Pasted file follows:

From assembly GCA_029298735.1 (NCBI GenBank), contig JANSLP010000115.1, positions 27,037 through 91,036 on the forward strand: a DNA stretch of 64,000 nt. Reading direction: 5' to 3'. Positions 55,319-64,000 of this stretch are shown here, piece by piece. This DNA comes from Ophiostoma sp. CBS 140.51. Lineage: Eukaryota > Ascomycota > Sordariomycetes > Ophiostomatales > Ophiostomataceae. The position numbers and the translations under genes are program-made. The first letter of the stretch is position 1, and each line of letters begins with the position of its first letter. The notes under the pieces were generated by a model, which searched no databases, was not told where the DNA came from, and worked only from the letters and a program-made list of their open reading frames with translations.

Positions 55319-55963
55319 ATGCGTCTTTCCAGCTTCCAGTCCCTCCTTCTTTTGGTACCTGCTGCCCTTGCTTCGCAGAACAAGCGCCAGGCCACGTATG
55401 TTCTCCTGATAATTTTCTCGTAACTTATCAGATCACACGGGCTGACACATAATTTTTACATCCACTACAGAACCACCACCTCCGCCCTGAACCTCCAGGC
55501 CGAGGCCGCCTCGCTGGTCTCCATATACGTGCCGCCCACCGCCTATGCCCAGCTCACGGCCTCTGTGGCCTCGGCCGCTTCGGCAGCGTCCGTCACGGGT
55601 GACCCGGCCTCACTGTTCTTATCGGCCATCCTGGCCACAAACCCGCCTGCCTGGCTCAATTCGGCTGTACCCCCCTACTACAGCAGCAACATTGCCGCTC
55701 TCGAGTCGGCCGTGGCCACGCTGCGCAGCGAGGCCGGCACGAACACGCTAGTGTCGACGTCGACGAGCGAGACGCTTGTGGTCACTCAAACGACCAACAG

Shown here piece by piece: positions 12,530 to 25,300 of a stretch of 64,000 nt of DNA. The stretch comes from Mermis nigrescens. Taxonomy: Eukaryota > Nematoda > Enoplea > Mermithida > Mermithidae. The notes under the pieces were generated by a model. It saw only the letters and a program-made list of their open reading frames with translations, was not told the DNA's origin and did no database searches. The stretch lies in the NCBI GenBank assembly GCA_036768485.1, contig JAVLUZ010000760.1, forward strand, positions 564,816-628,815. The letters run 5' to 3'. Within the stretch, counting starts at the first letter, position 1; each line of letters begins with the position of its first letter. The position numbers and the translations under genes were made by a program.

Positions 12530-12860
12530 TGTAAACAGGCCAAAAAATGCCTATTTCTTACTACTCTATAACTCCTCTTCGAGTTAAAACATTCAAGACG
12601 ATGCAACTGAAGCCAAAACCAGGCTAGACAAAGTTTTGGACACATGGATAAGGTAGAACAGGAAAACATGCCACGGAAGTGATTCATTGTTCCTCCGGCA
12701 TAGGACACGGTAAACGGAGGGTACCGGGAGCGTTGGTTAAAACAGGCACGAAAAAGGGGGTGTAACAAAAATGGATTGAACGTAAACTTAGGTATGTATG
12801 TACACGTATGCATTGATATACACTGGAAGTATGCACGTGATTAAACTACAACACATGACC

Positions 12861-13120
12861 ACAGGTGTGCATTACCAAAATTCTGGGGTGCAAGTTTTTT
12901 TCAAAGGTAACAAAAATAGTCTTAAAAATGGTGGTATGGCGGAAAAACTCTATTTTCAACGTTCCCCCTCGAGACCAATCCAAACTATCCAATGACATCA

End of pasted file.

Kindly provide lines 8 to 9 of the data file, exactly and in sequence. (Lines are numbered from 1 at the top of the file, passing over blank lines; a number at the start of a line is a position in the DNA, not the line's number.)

Shown here piece by piece: positions 12,530 to 25,300 of a stretch of 64,000 nt of DNA. The stretch comes from Mermis nigrescens. Taxonomy: Eukaryota > Nematoda > Enoplea > Mermithida > Mermithidae. The notes under the pieces were generated by a model. It saw only the letters and a program-made list of their open reading frames with translations, was not told the DNA's origin and did no database searches. The stretch lies in the NCBI GenBank assembly GCA_036768485.1, contig JAVLUZ010000760.1, forward strand, positions 564,816-628,815. The letters run 5' to 3'. Within the stretch, counting starts at the first letter, position 1; each line of letters begins with the position of its first letter. The position numbers and the translations under genes were made by a program.

Positions 12530-12860